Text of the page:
Ballasting the production is Brown’s Joan, full of spiritual conviction yet afflicted near the end with poignant doubt. Her radiant performance dispels the view that Shaw’s characters are merely mouthpieces for his intellectual puppetry. Their heroism lies in the honest anguish of their deliberations.
If Merrylees’ Hamlet were as fully realized as Brown’s Joan, Bedlam’s Shakespeare would have similarly managed to transcend its clumsy patches. The scenic handling of “Hamlet” is more striking. John McDermott’s sets and Les Dickert’s lighting, while maintaining the minimalist aesthetic that keeps a cool distance from literalism, are colorful and sprightly.
But Tucker’s staging of the middle section of his “Hamlet” doesn’t give the cast a fighting chance. The actors, arrayed in a line of chairs like garrulous Beckett semi-invalids, bounce from character to character in ways that make it impossible to keep track of the speaker’s identity. “Words, words, words,” — Hamlet’s crack to Polonius about what he’s reading — sums up the effect.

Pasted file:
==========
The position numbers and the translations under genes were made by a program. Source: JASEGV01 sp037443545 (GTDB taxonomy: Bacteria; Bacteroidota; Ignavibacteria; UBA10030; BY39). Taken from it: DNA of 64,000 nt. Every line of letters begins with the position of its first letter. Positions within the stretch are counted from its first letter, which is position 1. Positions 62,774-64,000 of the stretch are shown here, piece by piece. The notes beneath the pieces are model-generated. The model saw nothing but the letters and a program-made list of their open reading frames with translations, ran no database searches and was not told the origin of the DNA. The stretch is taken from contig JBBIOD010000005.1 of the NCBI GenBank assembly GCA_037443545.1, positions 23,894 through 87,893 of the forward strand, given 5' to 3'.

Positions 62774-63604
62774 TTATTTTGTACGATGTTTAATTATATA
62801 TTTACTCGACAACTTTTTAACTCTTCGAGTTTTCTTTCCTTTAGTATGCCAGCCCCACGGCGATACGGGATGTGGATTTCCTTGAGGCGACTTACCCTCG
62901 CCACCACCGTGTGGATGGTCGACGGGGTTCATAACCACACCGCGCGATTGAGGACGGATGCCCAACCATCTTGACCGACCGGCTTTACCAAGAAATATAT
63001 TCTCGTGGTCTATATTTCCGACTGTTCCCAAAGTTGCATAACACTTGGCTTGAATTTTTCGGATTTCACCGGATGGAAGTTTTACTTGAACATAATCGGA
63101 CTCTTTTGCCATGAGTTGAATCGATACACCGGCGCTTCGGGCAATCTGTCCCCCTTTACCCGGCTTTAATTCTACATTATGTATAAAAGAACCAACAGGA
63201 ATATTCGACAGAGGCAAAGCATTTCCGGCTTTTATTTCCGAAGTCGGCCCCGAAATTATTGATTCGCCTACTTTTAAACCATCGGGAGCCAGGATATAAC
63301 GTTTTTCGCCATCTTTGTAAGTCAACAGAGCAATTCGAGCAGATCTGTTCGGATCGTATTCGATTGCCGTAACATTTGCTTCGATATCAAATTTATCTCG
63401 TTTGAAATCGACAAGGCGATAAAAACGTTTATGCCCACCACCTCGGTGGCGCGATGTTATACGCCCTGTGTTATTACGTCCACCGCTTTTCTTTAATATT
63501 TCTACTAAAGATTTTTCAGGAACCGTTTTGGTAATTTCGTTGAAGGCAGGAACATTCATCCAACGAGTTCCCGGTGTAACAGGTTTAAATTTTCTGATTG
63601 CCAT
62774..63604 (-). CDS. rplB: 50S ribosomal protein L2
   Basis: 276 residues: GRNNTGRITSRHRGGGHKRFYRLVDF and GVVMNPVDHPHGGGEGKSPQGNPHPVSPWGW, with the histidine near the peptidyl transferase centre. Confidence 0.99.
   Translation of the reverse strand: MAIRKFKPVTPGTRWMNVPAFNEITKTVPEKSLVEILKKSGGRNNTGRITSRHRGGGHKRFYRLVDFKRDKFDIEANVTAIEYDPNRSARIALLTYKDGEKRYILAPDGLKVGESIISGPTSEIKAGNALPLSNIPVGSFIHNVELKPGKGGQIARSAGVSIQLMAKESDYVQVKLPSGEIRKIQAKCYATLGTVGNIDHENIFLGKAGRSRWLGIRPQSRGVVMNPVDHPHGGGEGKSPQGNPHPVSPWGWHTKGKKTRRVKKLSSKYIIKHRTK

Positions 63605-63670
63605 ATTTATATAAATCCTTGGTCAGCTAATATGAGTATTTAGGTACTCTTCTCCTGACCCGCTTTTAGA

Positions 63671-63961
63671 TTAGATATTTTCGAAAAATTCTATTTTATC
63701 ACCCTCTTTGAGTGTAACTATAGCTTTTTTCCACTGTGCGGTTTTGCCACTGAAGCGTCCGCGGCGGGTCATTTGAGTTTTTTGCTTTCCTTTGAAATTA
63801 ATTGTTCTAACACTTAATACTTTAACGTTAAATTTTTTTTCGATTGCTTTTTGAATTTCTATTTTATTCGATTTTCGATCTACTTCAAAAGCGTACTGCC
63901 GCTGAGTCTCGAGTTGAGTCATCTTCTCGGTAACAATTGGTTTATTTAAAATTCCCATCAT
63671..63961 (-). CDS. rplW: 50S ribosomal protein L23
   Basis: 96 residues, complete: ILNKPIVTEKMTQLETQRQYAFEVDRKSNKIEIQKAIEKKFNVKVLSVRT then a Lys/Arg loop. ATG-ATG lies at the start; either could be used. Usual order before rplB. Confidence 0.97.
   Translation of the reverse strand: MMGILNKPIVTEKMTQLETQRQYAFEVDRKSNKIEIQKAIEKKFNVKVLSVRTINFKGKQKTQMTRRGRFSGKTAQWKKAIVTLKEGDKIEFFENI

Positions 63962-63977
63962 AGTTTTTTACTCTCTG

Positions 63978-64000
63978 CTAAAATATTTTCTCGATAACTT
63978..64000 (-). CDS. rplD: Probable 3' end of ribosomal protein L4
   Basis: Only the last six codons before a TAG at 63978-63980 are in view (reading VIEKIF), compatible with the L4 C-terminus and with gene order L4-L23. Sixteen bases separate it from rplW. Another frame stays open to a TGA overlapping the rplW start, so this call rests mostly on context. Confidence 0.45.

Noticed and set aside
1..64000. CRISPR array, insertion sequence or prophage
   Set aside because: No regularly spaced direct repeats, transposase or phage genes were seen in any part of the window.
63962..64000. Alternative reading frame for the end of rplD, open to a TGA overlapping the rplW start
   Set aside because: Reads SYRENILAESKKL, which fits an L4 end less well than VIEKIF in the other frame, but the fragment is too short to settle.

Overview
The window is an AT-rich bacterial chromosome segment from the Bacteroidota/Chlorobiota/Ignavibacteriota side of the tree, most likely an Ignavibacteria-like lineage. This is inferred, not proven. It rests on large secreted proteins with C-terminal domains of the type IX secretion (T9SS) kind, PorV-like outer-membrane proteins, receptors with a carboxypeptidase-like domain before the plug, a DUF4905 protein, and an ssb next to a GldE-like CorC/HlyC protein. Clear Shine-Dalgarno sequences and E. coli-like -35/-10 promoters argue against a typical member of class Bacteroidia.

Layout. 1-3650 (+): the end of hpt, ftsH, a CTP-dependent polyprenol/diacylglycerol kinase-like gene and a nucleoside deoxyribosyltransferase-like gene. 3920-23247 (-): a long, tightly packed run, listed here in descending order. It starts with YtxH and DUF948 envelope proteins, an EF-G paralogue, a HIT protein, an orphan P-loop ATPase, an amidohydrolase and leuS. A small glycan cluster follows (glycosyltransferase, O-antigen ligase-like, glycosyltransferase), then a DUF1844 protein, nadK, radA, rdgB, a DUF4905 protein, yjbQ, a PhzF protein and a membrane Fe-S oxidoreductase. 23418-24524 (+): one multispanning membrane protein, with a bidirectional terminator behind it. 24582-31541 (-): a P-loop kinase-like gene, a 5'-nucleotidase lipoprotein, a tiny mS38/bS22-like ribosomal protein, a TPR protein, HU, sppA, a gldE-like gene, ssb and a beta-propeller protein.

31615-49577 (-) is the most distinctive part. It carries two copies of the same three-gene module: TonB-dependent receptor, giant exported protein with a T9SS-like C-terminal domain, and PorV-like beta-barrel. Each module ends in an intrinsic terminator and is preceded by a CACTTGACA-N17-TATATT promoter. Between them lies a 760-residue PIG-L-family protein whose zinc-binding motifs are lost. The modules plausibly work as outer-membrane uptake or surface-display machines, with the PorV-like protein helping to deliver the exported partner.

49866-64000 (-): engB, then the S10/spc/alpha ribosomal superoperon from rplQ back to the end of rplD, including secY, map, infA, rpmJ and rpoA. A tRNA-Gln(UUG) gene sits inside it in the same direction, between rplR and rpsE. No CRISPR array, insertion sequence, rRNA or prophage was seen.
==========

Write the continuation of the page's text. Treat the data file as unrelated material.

Garcia’s racing delivery converts swaths of Shakespeare to gibberish. Massaro, a vibrant Claudius, overdoes the modern mannerisms in some of his other roles. And everyone is guilty of the novice’s mistake of shrieking for emotional emphasis.
The productions, though studiously faithful to the plays, make room for the occasional elbow-nudging anachronism. These moments invite us to enter the spirit of theatrical Bedlam, if you will. But there’s something distractingly random about these liberties.
It’s heartening to see young actors test themselves in such a Herculean fashion. But if rising to this theatrical challenge is exhausting for the performers, it’s also fatiguing for the good sports in the audience who managed to stick it out to the end of both plays.
♦ ♦ ♦ ♦ ♦ ♦ ♦ ♦ ♦ ♦
Bedlam’s ‘Hamlet’ and ‘Saint Joan’
Where: The Broad Stage, 1310 11th St., Santa Monica
When: “Hamlet” at 7:30 p.m. Wednesday and Friday, 2 p.m. Saturday; “Saint Joan” at 7:30 p.m Thursday and Saturday, 2 p.m. Sunday
Information: (310) 434-3200 and www.thebroadstage.org
Running time: About 3 hours for each play
Follow me @charlesmcnulty